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Why do most people consider Social Security an entitlement program?

Social Security is not an entitlement program. When you work past, present and future, you pay into that program. You also pay into medicare. It is a program funded by the people. The Federal Government just overseas the fund. They have, in the past, borrowed from said fund and never repaid the money. Entitlements are welfare, foodstamps, medicaid, ssi, liep, hud, etc etc etc. This is the people's money and is matched by no one else....not employers nor the government.


Asked by foreverb3 at 5:56 PM on Feb. 27, 2011 in Politics & Current Events

Level 15 (2,221 Credits)
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Answers (35)
  • I think it has to do with the fact that there are children and adults who get SSI who have never worked and it has similar initials or is spoken of as just 'social security'. There are a lot of people who don't know the difference between SS, SSI, and SSDI. Two of those have to be paid into as well as medical exams and frustration out the wazoo, and one requires a certain amount of work or you don't get it. SSI also requires a lot of medical ok's but it is a lot more lenient as far as qualifying requirements.

    If you work and pay into it, SS is not an 'entitlement ~ beyond what Kathy675 mentioned. The people who had their paychecks plundered are definitely entitled to get that money back. I don't count on it being there when I should be getting some back, so I save my own ... and Uncle Sammy can just forget about getting his grubby little paws on it.

    Answer by Farmlady09 at 11:02 PM on Feb. 27, 2011

  • Well, it is probably the only true 'entitlement' program out there. I pay into it, so I am entitled to my return. The rest are just 'give-aways'.

    Answer by jesse123456 at 8:11 PM on Feb. 27, 2011

  • It's entitlement for me! For the last 38-40 yrs I have paid into it and yes I feel I'm entitled to my investment (ha, ha) Back then that is all we had! Their was no 401K, Social Security was set up for retirement.

    Answer by Kathy675 at 6:01 PM on Feb. 27, 2011

  • If people take out far more than they put in, it becomes an entitlement, IMO. Think of the people who put in the minimum quarters to qualify, and then draw for eons. Like with anything else, if you take out more than you put it, a system becomes unsustainable.


    Answer by Sisteract at 6:08 PM on Feb. 27, 2011

  • You work your ass off all your life you deserve something in return and that's what your retirement fund is. Or your SS fund is.
    Goverment programs like food stamps are not entitlement. They're privliages.

    Answer by JazzlikeMraz at 6:31 PM on Feb. 27, 2011

  • Most people are working to age 70 now before they take their SS benefits

    Where in the HELL did you come up with that? People may be working until age 70 but that doesn't mean they are waiting until then to draw their SS. That would be some really stupid people.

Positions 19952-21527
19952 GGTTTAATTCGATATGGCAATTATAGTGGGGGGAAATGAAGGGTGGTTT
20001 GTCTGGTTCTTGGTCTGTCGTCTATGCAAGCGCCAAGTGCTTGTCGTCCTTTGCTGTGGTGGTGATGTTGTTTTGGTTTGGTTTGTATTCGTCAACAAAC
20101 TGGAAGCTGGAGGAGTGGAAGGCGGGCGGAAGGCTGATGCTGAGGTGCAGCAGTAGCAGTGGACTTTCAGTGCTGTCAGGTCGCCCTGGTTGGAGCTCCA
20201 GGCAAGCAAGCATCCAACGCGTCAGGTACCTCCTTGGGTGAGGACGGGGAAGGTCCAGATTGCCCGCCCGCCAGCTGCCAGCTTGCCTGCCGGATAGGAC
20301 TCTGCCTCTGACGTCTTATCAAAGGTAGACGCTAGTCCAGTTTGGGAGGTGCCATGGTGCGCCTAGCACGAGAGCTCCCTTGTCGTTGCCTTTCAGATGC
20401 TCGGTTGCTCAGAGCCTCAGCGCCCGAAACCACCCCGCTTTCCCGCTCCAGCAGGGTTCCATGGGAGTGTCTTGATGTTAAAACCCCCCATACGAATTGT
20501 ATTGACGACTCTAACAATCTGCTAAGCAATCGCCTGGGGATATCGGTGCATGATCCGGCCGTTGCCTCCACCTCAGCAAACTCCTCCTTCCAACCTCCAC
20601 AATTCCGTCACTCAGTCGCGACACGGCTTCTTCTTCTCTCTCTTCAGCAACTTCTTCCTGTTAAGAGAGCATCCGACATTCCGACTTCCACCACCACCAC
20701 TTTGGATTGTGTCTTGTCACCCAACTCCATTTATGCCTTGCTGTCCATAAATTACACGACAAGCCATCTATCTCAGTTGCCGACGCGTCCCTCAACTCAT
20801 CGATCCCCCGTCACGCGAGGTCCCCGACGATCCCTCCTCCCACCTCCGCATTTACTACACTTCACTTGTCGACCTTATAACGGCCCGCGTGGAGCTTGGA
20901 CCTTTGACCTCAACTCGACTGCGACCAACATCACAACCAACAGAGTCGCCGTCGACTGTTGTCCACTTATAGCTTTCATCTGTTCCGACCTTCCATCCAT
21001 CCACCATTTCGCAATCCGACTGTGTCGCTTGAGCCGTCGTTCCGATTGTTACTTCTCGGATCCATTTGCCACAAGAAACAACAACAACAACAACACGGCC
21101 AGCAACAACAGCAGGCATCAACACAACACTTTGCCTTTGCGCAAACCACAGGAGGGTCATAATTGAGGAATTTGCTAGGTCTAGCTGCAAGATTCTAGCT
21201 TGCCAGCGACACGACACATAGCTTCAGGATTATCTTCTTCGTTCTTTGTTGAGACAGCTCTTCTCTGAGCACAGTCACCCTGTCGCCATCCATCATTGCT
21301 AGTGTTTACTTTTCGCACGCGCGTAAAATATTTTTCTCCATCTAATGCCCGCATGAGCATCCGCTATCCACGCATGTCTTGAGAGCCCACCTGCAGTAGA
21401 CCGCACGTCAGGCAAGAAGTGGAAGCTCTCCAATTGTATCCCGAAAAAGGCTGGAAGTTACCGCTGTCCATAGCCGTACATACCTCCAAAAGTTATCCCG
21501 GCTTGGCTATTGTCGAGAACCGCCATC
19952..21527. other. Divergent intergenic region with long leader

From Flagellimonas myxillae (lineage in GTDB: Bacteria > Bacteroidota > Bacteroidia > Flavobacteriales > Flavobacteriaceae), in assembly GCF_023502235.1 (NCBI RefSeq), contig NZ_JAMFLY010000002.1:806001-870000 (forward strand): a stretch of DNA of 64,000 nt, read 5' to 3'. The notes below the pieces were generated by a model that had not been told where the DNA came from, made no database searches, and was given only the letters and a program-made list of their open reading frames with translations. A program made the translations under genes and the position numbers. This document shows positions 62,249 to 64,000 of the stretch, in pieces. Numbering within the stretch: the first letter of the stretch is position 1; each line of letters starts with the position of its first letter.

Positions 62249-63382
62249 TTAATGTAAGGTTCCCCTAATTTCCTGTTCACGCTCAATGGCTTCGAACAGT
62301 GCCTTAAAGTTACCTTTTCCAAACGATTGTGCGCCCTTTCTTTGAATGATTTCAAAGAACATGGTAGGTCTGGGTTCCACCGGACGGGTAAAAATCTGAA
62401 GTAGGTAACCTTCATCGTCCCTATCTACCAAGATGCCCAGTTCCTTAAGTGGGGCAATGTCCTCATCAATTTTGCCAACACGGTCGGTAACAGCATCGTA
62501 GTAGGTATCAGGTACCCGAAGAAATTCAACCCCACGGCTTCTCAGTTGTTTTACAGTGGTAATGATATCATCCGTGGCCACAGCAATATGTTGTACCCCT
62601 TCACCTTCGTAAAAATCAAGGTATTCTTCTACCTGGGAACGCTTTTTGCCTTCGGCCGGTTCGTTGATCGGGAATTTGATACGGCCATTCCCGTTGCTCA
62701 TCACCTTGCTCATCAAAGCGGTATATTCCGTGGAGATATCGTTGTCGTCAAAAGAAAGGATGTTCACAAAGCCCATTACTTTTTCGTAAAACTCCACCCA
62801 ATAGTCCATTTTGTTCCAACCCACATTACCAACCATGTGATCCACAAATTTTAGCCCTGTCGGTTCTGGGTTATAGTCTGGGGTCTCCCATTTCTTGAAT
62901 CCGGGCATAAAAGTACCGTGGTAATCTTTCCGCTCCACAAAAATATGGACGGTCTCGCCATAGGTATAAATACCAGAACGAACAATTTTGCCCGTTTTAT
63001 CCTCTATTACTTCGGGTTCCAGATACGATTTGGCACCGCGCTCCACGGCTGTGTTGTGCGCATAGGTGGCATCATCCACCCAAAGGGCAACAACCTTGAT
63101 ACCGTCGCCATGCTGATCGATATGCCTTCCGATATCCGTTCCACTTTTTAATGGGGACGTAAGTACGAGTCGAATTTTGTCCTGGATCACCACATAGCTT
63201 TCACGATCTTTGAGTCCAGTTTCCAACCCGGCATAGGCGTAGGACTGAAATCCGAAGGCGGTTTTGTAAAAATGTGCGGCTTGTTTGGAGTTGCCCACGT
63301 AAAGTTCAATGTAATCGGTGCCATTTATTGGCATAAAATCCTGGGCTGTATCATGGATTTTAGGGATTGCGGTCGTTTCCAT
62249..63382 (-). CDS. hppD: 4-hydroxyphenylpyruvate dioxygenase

Answer by Carpy at 7:04 PM on Feb. 27, 2011

  • You can retire at any time between age 62 and full retirement age. However, if you start benefits early, your benefits are reduced a fraction of a percent for each month before your full retirement age.

    (so actually you are stupid if you take it BEFORE full retirement age!)

    Actually, no you are not stupid. If you do not take it ate age 62 you reduce the entire amount of benefits over the remainder of your lifetime. The amount you collect from 62 to 65 will increase the amount you actually will get back in total. Any financial adviser would tell you that.

    Answer by Carpy at 7:35 PM on Feb. 27, 2011

  • Most people are working to age 70 now before they take their SS benefits. You CAN take them earlier but you dont get the full amount. Even with the full amount a lot of people are strapped for living expenses. If they dont have other income from pensions or 401 K or savings they are hurting financially. Just like you can't live off what you get from a welfare check you also cant live very comfortably on most SS checks. Difference is you SHOULD be getting more on SS because you worked for it. As for saying its unfair for people who pay in less to get it for the same amount of time, how long is a person really getting it if they work till age 70? Maybe 10 to 15 yrs if they are lucky.

    Answer by Anonymous at 6:36 PM on Feb. 27, 2011

  • Because the money we pay in today is not being set aside for us, it's paying those who are drawing it out now. I consider this generation to be paying for today's retirees while we must also set back our own retirement funds because what the government takes is not going to be there when we need it. Also, I think it's a crock because I can't opt out of paying in for medicare and SS. If I want to save on my own fine, but the government is still taking a chuck to hand out to others.


    Answer by scout_mom at 6:41 PM on Feb. 27, 2011

  • Yes, amounts given vary according to amounts earned (with a cap), but TIME is not altered. If you only work for the minimum quarters, the length of time that you are allowed to draw, should also be shortened, IMO. Bottom line, a system where people are taking out far more than they put in, is unsustainable.


    Answer by Sisteract at 6:30 PM on Feb. 27, 2011